Daisy Cox; @coolartbyacooldude

“You can’t have OCD, your room’s a mess”, I was told when I admitted that I had recently been diagnosed. “Everything needs to be highlighted in the same colour, otherwise it’ll mess with my OCD.” For an intelligent concentration of people, a profound understanding of this illness remains elusive and many have trouble accepting it isn’t just glorified and meticulous organisation.

As a society, we have made significant strides in awareness and support for anxiety, depression and other mental illnesses. Most now recognise the belittling impact of casually claiming “I’m depressed” when they feel momentarily sad. However, in this journey, obsessive compulsive disorder has been overlooked and relegated to a trivial label, especially when over one million people suffer from it in the UK alone.

“Obsessive compulsive disorder has been overlooked and relegated to a trivial label”

To gain a deeper insight into its invasive and unsolicited role in Cambridge life, I spoke to several students about their experiences with the mental illness.

Cambridge life appears to exert a profound influence on the manifestation of OCD symptoms. Among the students I interviewed, over half reported experiencing their symptoms flaring up since starting university. “I need everything to be in certain conditions to be able to work efficiently,” an anonymous MML student told Varsity. The student reports fixating on factors such as the time at which they begin working or securing a ‘good spot’ in the library, as their OCD leads them to believe these aspects will directly impact the quality of their work. A second year Lucy Cav student echoed this sentiment, highlighting that even during the rare stress-free moments in their degree, OCD always seems to find something to provoke anxiety about.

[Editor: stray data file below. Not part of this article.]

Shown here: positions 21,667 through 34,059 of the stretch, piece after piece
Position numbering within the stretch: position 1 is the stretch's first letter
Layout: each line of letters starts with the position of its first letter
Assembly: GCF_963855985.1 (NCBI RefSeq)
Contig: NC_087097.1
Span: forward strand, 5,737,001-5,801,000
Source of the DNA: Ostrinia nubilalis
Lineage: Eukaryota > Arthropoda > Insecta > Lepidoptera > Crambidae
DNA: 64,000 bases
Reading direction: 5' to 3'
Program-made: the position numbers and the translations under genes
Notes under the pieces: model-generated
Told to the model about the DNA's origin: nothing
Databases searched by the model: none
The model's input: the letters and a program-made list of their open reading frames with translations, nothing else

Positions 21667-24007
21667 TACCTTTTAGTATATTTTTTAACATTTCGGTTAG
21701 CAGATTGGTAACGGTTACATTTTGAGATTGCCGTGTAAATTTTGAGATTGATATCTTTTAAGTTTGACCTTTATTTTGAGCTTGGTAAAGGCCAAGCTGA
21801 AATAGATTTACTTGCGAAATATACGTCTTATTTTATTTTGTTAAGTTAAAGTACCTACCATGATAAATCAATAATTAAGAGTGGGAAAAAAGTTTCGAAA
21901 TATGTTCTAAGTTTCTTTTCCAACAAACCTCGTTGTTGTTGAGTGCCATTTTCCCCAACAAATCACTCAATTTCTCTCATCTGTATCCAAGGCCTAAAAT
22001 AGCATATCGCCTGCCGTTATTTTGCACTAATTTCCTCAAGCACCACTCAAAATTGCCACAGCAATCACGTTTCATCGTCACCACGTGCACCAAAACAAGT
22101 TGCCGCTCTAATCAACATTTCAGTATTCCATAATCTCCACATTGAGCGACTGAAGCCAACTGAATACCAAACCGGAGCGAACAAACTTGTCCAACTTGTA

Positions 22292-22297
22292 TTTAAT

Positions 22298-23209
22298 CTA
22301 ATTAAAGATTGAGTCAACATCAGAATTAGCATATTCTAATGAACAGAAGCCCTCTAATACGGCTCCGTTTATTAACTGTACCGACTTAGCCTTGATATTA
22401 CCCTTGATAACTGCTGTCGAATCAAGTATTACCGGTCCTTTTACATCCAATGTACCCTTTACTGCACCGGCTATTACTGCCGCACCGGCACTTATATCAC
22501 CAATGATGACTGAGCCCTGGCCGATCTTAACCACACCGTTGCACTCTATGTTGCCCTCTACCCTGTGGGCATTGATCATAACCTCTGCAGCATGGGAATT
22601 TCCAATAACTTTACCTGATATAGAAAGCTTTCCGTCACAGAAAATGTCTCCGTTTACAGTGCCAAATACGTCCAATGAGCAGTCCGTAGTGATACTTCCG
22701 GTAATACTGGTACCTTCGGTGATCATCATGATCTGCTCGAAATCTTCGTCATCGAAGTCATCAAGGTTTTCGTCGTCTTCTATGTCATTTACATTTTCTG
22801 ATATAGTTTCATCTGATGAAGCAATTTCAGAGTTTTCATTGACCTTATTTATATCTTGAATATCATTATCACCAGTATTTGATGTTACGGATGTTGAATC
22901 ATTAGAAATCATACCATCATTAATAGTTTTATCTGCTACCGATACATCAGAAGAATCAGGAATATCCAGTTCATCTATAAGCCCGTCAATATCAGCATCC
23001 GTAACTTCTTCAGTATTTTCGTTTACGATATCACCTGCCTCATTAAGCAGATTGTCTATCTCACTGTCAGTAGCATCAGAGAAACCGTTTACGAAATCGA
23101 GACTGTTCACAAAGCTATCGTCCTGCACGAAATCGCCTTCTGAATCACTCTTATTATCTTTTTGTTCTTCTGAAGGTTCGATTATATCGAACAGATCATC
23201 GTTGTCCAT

Upon having intrusive thoughts, Nuala, a second year student at Churchill, finds it “virtually impossible to get anything done.” Due to her diagnosed OCD, she frequently encounters the need to justify her difficulties to individuals who may not fully grasp why she struggles to meet deadlines or attend lectures and classes. Another interviewed student also agreed that any time spent on compulsions and intrusive thoughts only served to further distance them from their academic work.

“It’s as if my OCD has its own set of lawyers in my prefrontal cortex, attempting to convince me that a false memory is reality”

Elisha Carter, a second year Caius student, offered an insightful and groundbreaking description of OCD during our discussion: the idea that the brain continuously gaslights and blackmails itself. I can personally relate to experiences where it feels like my own mind is at war with itself. It’s as if my OCD has its own set of lawyers operating within my prefrontal cortex, attempting to convince me that a false memory is indeed reality.

One of my objectives is to explore the prevalence of OCD among Cambridge students. Why does it seem to be more prevalent at this University than in home environments? While I lack specific statistics to conclusively state that Cambridge has a higher percentage of individuals with OCD, the students I interviewed suspected that a substantial portion of the population here grapples with the disorder.

Perhaps the reason I feel more comfortable discussing this topic and can write this article is due to my time at Cambridge, where I’ve been surrounded by like-minded individuals. Although the university environment can be culpable for exacerbating symptoms, the opportunity to connect with others and discuss my experiences directly led to my diagnosis during Easter this year. I fear that had I not gone to university, I might have been less inclined to approach the subject.